Earlier this week, the Steelers and running back Le’Veon Bell failed to reach an agreement on a long term deal. This means Bell will play under the franchise tag for the second straight year. He will earn a little over $15 million for the coming season.
Bell is no doubt an elite player. What makes the three-time Pro Bowler unique is his ability to catch the ball out of the backfield. His 160 total catches in the last two years have added another layer to an already loaded Steelers’ offense. He has also rushed for over 1200 yards in three of his five seasons.
Pittsburgh’s long-term contract offer to Bell was somewhat curious. Bell has more fully guaranteed money coming his way this year under the franchise tag than he would have had he accepted the long-term deal. Thus, no one can blame him for declining it.
Feelings appear to be hurt in the Bell camp. His agent now says it is a “practical reality” that the coming season will be Bell’s last with the Steelers. Situations like this can always change. Bell could also choose to sit out regular season games. The long-term offer the Steeler’s gave Bell was comical. Still, it is also not hard to see where the organization is coming from. Whenever it happens, the Steelers should not fear life without Le’Veon Bell and here’s why.
The rest of the division stinks: In your head, take Bell off the Steelers roster. Ben Roethlisberger is getting up in years, but still playing at a high level and threw 28 touchdown passes last year. He is under contract until the end of the 2019 season. Also, we do not know if Mason Rudolph can play, but at least the Steelers have some sort of succession plan at quarterback. Antonio Brown is under contract until the end of the 2021 season.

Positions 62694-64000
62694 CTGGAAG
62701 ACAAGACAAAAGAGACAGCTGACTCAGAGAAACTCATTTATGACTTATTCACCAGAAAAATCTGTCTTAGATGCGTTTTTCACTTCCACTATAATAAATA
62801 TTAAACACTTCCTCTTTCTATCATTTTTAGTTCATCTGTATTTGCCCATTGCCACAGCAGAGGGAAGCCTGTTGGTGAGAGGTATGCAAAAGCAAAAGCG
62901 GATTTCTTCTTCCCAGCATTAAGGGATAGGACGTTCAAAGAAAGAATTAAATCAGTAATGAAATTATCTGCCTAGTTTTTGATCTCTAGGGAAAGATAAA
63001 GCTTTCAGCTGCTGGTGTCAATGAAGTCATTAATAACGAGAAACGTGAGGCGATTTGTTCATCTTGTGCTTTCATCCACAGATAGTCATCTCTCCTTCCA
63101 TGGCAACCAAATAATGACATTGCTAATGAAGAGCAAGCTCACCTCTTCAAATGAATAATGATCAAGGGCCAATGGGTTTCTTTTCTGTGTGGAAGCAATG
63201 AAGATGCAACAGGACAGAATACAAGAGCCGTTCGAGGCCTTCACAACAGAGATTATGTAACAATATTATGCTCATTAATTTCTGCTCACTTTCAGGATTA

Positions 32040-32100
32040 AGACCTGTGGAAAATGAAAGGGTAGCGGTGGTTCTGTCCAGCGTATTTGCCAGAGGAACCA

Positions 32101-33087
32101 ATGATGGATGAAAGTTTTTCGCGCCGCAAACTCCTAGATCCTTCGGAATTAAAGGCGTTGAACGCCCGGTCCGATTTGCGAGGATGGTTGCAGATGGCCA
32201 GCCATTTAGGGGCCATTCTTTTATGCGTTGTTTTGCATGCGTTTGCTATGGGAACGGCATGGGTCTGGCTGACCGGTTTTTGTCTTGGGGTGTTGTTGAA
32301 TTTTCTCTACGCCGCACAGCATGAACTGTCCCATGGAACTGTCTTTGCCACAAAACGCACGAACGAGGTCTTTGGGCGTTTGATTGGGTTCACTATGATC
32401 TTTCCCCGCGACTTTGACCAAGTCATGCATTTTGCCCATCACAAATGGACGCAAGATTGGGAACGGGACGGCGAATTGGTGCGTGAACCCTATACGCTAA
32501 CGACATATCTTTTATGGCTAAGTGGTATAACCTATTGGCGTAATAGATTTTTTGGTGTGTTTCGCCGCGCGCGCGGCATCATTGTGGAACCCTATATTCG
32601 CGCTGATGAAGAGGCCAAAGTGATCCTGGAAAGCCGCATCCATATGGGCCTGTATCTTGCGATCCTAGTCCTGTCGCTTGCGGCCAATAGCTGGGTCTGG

Now, knowing nothing else about the Steelers’ roster, consider the rest of the AFC North. The Browns appear to finally be rebuilding in the right way. However, it is going to take a while to go from 0-16 to a legitimate threat to one of the NFL’s most rock solid franchises. The Ravens seem eager to create a quarterback controversy. This is in spite of the fact that Joe Flacco has led the franchise to a Super Bowl title and has never posted a losing record when playing a full season as the starting quarterback. Lastly, the Bengals are permanent residents on the NFL’s never-ending hamster wheel of mediocrity.
In summary, the Steelers have won their division in three of the last four seasons. They are nearly a lock to do it again for at least the next two years, and it does not matter if Le’Veon Bell is part of the equation.
Winning the division guarantees at least one home playoff game. From there, anything can happen. The NFL playoffs are rarely about which teams have the best players, they usually come down to which teams are the healthiest and who has a little luck on their side. If the Eagles can win a Super Bowl without Carson Wentz, Pittsburgh certainly does not need Bell to win one in the near future.
Bell is not all that reliable and may have been overused already:
As good as he is, Bell has played a full 16 game regular season just once in his career. He has had his fair share of injury and disciplinary issues. Also, Bell touched the ball an astounding 406 times last year during the regular season. That was a new career-high. Even though Bell is just 26, his career already has a ton of miles on it.
Additionally, running backs have a very short shelf life in the NFL. DeMarco Murray led the league in rushing for the 2014 season. He retired earlier this month at the age of 30. Stories similar to Murray are becoming more and more common. Thus, it is entirely possible that we have already seen the best Bell has to offer. A lot of teams have figured this out. The vast majority use two or three running backs instead of one workhorse. Bell has been an exception to this in recent years. Still, the well-run franchises in sports rarely break the bank for a single player. The St. Louis Cardinals let Albert Pujols walk and did not skip a beat. The Steelers have six Lombardi trophies to show how well run they are. They will likely and should be perfectly content to let Bell move on, whenever it comes down to that.